Can you imagine the most mythical moment of your childhood? That moment when everything changes and you know that going forward you will be profoundly different, that your life as you once knew it would be over. My father Emile was born in Paris -- his father an American ex-patriot and his mother a beautiful young Jewish woman -- anxious to leave her working class origins behind her. They lived in a fashionable area of Paris, and my father and his sister Rosine studied ballet at the Paris Ballet Opera House. By the time he was a teenager, my father was on his way to becoming a principal dancer.
Then WWII happened and the Occupation of France in collaboration with the Vichy Government happened and my father's life as a dancer was shattered. They were Jews and so no longer welcomed at the Opera House. For the last six months of his life in Paris not one friend would speak them -- they would cross the street to avoid him for fear of his pariah status rubbing off on them. My father rose very early in the morning before curfew and slipped through streets unseen in order to be first in the bread lines.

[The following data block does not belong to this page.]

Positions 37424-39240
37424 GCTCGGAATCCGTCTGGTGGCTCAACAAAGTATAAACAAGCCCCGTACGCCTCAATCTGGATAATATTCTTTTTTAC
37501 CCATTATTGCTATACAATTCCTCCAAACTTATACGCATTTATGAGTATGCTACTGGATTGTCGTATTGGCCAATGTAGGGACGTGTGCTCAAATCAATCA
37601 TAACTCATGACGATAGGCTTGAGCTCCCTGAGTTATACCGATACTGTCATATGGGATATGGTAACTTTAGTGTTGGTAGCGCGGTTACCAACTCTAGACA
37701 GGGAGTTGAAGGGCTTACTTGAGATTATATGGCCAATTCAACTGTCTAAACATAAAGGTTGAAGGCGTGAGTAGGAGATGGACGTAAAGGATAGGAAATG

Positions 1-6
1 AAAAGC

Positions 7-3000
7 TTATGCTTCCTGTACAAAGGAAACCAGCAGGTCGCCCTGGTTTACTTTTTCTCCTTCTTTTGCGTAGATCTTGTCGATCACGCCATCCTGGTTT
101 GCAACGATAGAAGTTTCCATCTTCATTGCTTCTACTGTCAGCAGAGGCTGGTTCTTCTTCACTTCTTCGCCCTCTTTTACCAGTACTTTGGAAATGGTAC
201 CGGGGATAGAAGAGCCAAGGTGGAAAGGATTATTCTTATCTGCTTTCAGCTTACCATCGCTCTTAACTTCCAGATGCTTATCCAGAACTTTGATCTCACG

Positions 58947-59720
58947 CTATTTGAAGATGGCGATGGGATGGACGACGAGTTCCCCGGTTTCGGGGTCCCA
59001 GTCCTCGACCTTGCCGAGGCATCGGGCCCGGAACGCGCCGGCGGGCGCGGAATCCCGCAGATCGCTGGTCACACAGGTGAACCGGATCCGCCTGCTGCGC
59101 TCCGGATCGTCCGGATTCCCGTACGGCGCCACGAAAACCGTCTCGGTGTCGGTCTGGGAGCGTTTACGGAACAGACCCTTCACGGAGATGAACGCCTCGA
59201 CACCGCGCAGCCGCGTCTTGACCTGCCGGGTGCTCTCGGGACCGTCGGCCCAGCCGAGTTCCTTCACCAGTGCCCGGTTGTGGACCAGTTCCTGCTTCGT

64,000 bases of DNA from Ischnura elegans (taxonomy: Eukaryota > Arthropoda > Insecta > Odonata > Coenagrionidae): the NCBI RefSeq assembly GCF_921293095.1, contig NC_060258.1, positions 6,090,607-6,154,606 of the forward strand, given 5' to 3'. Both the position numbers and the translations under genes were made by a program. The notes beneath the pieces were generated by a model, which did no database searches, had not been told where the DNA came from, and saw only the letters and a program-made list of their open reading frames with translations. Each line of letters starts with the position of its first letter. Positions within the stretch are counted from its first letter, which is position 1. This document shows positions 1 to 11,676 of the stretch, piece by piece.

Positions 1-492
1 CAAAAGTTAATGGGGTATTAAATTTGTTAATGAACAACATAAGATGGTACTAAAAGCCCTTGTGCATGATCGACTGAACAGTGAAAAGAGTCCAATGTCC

My Grandfather had been out of the country on business when the Germans invaded and was unable to return to France. But he was able to provide the children with American passports through the embassy. My grandmother and the children traveled to Portugal where they were promised passage on a cargo ship, the SS Excambion that was carrying a number of dignitaries (Madame Curie's daughter on her way to try and convince the US to enter the war on behalf of the Jews, and Isaiah Berlin and his future wife) and many Jewish children traveling alone to relatives in the US.
The photo above is a still from a short film of the refugees arriving in NYC in January, 1941. Someone sent the link to the film to me knowing my father's history, and asked "See anyone you know?" In the opening shot two young teens turn to face the camera and there they are -- my father at about 15 and his sister about 14. Later in the film, there is a close up of the two of them leaning out to take in the sight of NYC and the Statue of Liberty.
This moment was very important to my father and he spoke of it often, included it in his poetry. So how amazing is it that some 70 years later and 21 years after his death this film surfaces, and I can see him again as a young man leaning into the sun, into his future. Yeah, you know I cried when I saw it.